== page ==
Tidung people

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Tidung people
Tidong people
A traditional Tidung house, baloy from North Kalimantan, Indonesia.
Total population
76,000 [1]
Regions with significant populations

27,000 (North Kalimantan)[2]

28,515 (Sabah)[3]
Tidong languages (Nonukan Tidong language, Sesayap Tidong language), also Indonesian/Malaysian
Related ethnic groups
Murut, Banjarese

The Tidung or Tidong (Dutch: Tidoeng) are a group of Dayak people who lived in northeastern part of Borneo and surrounding small islands. They lived on both sides of the border of Malaysia and Indonesia.[1] They are closely related to other native people in northeastern Borneo, such as Murut people.

Tidung speak Tidong language, a Bornean language.[4] The Tidong are mostly farmers practising slash-and-burn agriculture. Some are ocean fishermen. They grow sweet potatoes, cassava, lentils, fruits, and vegetables. Their farming methods are often accused of being the main cause of forest fires in Kalimantan. Generally, the Tidong are Muslims, but a few remain animist.[citation needed]


The term tidung in Tarakan language of the Tidung people literally means "hill" or "hill people". As with many other tribes of the Malay Archipelago, the term tidung is a collective term used to describe many closely related indigenous groups. The different groups of Tidung people describe themselves in all cases as Tidung people, however, they are summarized by modern ethnology as a common people group due to similarities in cultural and religious traditions.[5]

Settlement areas[edit]

The traditional territories of the Tidung people are at the Sembakung River, East Kalimantan and Sibuku River of their headwaters to the estuary north of Tarakan Island, Indonesia thence along the coast; south to the river-mouth of Bolongan River and northward up to Tawau, Sabah, Malaysia including Cowie Harbour. An enclave of Tidung people located at Labuk River, opposite the city of Klagan.[5]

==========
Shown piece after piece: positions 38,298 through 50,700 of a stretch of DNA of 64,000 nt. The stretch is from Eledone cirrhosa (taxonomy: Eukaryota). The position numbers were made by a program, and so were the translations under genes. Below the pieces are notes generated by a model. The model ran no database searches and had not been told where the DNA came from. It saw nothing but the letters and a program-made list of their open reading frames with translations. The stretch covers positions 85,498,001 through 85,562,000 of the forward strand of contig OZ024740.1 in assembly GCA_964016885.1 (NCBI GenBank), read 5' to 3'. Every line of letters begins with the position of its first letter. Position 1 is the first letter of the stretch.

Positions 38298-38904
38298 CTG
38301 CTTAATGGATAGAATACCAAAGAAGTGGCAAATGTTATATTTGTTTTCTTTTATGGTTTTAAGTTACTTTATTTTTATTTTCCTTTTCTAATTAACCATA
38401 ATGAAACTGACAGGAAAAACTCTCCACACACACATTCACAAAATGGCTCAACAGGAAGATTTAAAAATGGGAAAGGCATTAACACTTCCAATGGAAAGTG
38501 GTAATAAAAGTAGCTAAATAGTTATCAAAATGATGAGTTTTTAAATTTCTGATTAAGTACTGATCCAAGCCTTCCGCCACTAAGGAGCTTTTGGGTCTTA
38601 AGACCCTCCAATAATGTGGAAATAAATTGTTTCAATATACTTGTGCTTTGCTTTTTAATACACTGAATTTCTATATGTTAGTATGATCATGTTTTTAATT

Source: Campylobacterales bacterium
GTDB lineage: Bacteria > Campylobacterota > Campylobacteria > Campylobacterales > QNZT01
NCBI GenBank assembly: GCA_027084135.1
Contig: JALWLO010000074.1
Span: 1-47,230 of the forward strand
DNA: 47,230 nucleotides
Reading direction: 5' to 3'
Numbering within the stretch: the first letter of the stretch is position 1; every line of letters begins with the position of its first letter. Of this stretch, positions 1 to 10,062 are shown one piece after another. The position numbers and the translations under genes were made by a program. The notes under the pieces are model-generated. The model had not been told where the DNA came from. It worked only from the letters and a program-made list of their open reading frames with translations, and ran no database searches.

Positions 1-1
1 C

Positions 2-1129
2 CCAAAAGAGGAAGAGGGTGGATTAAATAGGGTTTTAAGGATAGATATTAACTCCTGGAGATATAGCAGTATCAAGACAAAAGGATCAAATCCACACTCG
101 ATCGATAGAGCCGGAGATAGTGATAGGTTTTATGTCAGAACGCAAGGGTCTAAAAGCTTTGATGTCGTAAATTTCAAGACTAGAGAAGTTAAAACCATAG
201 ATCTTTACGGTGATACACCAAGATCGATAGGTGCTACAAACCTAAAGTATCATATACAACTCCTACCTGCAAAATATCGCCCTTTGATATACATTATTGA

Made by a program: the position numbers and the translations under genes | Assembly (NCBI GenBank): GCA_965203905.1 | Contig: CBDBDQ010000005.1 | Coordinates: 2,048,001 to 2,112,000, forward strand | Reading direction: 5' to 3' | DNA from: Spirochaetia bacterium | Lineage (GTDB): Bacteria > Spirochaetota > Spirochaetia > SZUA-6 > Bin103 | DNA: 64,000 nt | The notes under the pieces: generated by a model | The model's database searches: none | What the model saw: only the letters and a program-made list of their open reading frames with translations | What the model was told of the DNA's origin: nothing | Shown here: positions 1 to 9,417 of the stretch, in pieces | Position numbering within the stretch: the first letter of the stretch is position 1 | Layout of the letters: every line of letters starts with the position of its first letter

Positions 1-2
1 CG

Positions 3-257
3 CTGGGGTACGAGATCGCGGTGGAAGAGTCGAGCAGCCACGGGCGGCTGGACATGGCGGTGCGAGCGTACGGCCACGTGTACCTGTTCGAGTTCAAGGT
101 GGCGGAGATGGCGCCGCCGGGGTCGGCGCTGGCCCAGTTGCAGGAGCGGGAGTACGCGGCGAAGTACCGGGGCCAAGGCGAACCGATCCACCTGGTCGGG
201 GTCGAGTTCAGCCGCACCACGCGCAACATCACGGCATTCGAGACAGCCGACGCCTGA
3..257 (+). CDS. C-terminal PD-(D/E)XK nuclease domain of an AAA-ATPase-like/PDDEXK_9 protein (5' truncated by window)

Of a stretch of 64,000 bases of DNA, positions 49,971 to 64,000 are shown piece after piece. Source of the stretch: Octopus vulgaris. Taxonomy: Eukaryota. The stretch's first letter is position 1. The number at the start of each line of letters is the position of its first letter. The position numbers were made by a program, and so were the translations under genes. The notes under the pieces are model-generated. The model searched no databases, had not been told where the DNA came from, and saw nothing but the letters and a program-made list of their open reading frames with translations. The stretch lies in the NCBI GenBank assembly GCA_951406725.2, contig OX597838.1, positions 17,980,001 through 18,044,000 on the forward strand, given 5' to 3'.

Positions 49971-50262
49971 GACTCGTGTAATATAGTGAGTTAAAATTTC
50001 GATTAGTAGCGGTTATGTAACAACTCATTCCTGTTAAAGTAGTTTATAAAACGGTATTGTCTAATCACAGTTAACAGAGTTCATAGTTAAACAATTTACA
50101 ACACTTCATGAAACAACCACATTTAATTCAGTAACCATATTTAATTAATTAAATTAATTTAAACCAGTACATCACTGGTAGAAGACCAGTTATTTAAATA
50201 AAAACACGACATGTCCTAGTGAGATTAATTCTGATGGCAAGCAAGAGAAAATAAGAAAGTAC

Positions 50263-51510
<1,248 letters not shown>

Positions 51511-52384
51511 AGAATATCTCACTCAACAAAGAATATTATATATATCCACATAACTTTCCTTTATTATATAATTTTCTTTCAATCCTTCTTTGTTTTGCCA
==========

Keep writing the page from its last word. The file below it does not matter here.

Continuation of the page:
For Malaysia in the state of Sabah, the census of 2010 (Census 2010) indicates a population of 28,515 Tidong.[3] Whereas, Tidung people in other states have no statistical relevance.

For Indonesia, the population of the Tidung people is estimated about 27,000 in the year of 2007.[2]


The Tidung language spoken by the Tidung people is also part of other indigenous languages of Sabah such as the Ida'an language, which in turn belongs to the Western Malayo-Polynesian languages.[6] The Tidung language is spoken in different dialects, namely:-[7]


The advocacy of Tidung people is by the cultural community known as KDCA (Kadazan-Dusun Cultural Association).


  1. ^ a b "Tidong". Joshua Project. 
  2. ^ a b M. Paul Lewis (2009). "Summer Institute of Linguistics". Ethnologue: Languages of the World. SIL International. ISBN 15-567-1216-2. 
  3. ^ a b 2010 Population and Housing Census. Communication from the Statistical Office. 2010. 
  4. ^ Lewis,, M. Paul (2009). "Tidong. A language of Indonesia (Kalimantan)". Ethnologue: Languages of the World, Sixteenth edition. Dallas, Tex.: SIL International. Online version. 
  5. ^ a b Frank M. LeBar & George N. Appell (1972). Ethnic Groups of Insular Southeast Asia: Indonesia, Andaman Islands, and Madagascar. Human Relations Area Files Press. p. 169. ISBN 08-753-6403-9. 
  6. ^ D.J. Prentice (1970). S.A. Wurm & D.C. Laycock, ed. The linguistic situation in northern Borneo in: Pacific Linguistic Studies in Honour of Arthur Capell. Pacific Linguistics, Series C. 
  7. ^ "Tidung". ethnologue. Retrieved 4 February 2017.